Monday, 11 September 2017

Painting techniques; Three simple tips to make your wall painting as good as the professionals

I paint things, I paint things all the time. Chests of drawers, cupboards, wardrobes, plant pots, walls, ceilings, walls, did I mention walls? I run my own business making shelves which are usually at least half painted.

I paint a lot of things. I've practiced a lot. I'm a painting person. I'm hoping this answers the question why I'm telling you how to paint!

This experience has shown me the best way to paint. I've taught myself over the years and the old adage 'practice makes perfect' is true. I'm proud to say that often when I have painted something people ask me if I've done that myself or paid a professional. Because of that I consider myself an almost-expert painter. Today I'd like to share my tips.





In case you haven't watched the video, here are my three tips.

1. Not too much on your brush

Only the top centimetre of your brush should have paint on it. Don't dip it too far. It runs down your hand, it runs on the wall and causes drips and you end up with a messy - not perfect finish.


2. Start a brush width away and work back

This is how I avoid over-painting lines. It helps to automatically make you blend the paint together and achieve a better finish.


3. Go over with feather light long strokes

This does not look perfect when wet but does dry in a perfect way. It's the absolute best way to get a even finish.


In the video I do talk about my favourite materials. They make a difference but in reality you can get a great finish with rubbish materials or a brilliant finish with rubbishy materials if your technique is correct . However, once you have mastered your technique - good paint and a good brush will make a huge difference and are worth investing in - in my honest opinion. You absolutely can get a fantastic finish with cheap paint and cheap brushes but it may take you two or three times as long and if you value your time, it's not always worth the money saved.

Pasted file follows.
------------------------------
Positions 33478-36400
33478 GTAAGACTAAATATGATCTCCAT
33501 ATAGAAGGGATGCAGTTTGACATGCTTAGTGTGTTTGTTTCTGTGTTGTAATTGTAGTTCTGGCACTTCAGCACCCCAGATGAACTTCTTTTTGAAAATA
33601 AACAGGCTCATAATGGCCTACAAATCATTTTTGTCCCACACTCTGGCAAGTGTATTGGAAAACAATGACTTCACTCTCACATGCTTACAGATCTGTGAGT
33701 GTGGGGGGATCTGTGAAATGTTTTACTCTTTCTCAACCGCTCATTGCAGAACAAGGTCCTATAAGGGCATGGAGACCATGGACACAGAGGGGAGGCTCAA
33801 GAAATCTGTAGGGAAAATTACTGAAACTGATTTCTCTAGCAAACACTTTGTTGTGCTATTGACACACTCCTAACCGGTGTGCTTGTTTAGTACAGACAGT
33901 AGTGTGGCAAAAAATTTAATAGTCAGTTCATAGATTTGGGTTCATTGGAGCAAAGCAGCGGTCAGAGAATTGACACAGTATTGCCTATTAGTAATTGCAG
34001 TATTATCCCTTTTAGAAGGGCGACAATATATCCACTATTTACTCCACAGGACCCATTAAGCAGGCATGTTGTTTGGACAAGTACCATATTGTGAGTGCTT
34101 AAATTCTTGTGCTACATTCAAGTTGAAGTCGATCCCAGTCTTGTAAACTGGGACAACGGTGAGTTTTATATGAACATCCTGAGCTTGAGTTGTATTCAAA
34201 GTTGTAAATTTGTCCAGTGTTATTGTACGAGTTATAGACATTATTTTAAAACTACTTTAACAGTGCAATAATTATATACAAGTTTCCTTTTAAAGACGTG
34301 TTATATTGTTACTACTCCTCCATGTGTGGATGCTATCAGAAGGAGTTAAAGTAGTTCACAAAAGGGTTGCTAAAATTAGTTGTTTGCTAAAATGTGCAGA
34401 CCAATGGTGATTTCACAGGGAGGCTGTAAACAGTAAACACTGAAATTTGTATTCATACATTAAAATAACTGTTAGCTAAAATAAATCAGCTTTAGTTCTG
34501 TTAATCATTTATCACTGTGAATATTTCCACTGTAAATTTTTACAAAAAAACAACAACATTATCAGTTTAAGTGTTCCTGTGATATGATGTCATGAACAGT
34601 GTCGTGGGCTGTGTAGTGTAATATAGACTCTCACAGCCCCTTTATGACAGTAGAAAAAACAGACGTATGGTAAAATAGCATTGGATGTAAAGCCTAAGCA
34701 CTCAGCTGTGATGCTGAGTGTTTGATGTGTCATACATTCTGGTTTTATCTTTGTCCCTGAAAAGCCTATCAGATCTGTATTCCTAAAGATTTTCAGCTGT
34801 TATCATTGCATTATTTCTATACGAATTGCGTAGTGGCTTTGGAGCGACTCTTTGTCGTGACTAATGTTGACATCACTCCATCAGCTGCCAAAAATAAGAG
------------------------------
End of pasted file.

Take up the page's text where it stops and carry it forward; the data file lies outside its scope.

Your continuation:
My favourite brush is a Purdy, I also like the Harris No Loss. I occasionally use artist brushes, but I never use anything else.

I love Farrow & Ball, Fired Earth and Little Greene paints. My all time favourite is Dulux Trade. It's very thick and gives great coverage. Plus, they'll mix any colour for you which is great. I always use water based paints if possible. This is because they are much easier to clean up and that way I can use my good brushes. I tend to use eggshell paint on my furniture as it gives a lovely end result, where you can see the shape of the grain in the wood.

On a side note though. I still haven't found a white paint which takes less than three coats! Four if I'm being picky. Please let me know if you have found a brilliant one. The best I found so far is Farrow and Ball All White for wood, and Polycell 3in1 Base Coat for walls. I use this all the time in my house as it's great coverage and a really clean matt white.

Lastly, but not leastly, here is the finished wall I was painting in the tutorial. I love the finish, I love the colour and I really love how it enhances my white half-painted furniture.



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